I think if I interpret the explanations correct, a really simple way to put it is like:

Some math nerds were looking at some really hard formulas, and they thought, “Man, if THIS math worked like this OTHER kind of math that looks a lot like it, things would be a lot easier.” But if they tried to logically prove the two things should work alike, there was no way to form an argument that they should.

Then some smart-aleck said, “You know what, what if I do it anyway?” and it turned out *it worked*. There’s still not a great logical framework for explaining why. But there’s also no proof *it doesn’t* despite many people trying.

So it’s basically a big math shortcut, like noticing that if you add up all the digits of a number, and that sum is a multiple of 3, then that number is a multiple of 3. Try it. 12345’s digits sum to 15, and 15 is divisible by 3. Ta da, the number is divisible by 3.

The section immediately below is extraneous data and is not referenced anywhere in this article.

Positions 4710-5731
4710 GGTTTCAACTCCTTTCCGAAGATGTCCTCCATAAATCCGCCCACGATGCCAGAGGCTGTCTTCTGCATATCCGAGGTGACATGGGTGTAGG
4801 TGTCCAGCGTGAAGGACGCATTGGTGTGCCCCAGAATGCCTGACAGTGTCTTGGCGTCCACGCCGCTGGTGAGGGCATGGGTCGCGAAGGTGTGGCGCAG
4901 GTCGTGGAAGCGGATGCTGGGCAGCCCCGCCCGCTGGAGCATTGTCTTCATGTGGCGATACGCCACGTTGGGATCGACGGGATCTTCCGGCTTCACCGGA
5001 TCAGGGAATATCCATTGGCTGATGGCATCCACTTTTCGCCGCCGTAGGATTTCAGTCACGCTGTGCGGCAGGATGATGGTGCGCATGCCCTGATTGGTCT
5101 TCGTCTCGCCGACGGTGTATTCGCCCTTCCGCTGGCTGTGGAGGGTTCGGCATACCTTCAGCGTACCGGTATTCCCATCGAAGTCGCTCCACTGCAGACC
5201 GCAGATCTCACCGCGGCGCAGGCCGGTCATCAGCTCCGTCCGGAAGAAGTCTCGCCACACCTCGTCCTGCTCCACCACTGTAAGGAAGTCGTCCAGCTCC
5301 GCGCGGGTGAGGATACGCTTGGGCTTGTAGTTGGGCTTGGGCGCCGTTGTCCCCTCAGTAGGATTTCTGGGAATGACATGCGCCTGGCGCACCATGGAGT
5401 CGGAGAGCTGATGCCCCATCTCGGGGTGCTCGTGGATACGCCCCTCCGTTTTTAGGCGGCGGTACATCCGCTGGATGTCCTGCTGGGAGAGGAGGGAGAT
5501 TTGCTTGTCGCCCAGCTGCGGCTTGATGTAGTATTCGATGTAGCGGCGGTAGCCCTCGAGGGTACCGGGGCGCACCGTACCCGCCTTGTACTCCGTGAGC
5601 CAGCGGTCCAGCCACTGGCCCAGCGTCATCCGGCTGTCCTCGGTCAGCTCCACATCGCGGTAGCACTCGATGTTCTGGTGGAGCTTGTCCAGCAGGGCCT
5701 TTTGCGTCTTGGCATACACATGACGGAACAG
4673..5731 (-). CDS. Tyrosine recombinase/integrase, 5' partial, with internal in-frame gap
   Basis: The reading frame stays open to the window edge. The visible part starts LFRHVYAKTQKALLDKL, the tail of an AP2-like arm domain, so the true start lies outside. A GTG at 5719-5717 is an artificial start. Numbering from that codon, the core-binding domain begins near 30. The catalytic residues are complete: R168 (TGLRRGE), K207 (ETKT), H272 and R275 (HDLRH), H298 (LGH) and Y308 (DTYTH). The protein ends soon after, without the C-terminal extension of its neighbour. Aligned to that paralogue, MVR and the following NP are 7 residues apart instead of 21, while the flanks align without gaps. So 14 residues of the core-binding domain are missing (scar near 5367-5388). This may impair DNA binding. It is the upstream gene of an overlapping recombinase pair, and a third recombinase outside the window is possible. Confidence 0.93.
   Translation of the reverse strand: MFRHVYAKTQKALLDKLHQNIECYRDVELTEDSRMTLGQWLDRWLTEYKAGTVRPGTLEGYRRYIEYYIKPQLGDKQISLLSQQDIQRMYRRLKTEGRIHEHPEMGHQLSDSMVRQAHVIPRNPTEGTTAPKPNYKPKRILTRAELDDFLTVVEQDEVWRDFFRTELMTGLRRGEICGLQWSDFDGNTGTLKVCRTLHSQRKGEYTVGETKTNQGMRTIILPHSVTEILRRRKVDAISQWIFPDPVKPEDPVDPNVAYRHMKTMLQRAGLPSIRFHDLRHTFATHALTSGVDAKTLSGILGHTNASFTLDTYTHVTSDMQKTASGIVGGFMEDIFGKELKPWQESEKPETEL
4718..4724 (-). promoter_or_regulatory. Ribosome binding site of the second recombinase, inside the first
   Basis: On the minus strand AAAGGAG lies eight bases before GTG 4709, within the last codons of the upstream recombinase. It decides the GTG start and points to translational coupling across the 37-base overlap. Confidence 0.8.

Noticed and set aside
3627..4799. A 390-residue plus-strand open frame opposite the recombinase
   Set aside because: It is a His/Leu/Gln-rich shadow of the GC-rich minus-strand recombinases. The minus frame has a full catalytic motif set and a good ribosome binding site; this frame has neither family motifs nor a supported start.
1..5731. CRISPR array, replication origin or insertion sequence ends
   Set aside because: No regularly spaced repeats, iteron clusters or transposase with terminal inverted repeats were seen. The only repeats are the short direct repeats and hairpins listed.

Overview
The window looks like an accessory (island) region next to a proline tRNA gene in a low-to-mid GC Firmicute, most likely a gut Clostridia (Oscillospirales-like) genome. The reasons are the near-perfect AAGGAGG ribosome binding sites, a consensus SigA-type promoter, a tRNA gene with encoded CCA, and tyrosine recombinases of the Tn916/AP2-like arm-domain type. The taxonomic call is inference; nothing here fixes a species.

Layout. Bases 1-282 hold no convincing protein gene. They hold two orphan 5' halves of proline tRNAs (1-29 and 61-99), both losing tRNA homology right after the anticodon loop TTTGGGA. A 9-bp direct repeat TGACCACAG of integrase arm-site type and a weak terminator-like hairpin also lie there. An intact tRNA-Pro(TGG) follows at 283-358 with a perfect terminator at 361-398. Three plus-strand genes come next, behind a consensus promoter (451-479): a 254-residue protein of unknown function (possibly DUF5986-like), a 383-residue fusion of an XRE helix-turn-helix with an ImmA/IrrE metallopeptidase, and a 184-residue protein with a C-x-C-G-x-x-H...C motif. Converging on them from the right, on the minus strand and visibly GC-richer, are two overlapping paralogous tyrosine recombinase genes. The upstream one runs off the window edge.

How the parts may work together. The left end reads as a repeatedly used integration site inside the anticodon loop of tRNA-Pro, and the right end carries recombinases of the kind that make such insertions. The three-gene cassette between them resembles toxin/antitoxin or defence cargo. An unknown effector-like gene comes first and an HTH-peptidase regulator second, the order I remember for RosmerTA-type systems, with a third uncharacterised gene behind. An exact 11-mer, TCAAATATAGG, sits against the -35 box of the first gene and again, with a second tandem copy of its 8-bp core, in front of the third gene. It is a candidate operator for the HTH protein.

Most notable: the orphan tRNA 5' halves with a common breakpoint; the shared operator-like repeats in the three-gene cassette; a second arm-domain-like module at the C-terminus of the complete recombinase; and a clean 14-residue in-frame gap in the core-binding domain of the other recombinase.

That’s kind of crazy, because our number system wasn’t designed to MAKE that true. And there’s probably not some actual rule that defines WHY it happens. It’s just some kind of weird coincidence that is ALWAYS true. (Maybe there is a proof, and I’m unaware.)

My feeling is Umbral Calculus is a lot like that. It’s a weird trick that lets mathematicians treat one kind of complicated equation as if it were a different kind. Sometimes that makes using the equation for what they want simpler. If you are very strict about logic and proofs it’s *not supposed to work*. But it does.

## Latest Answers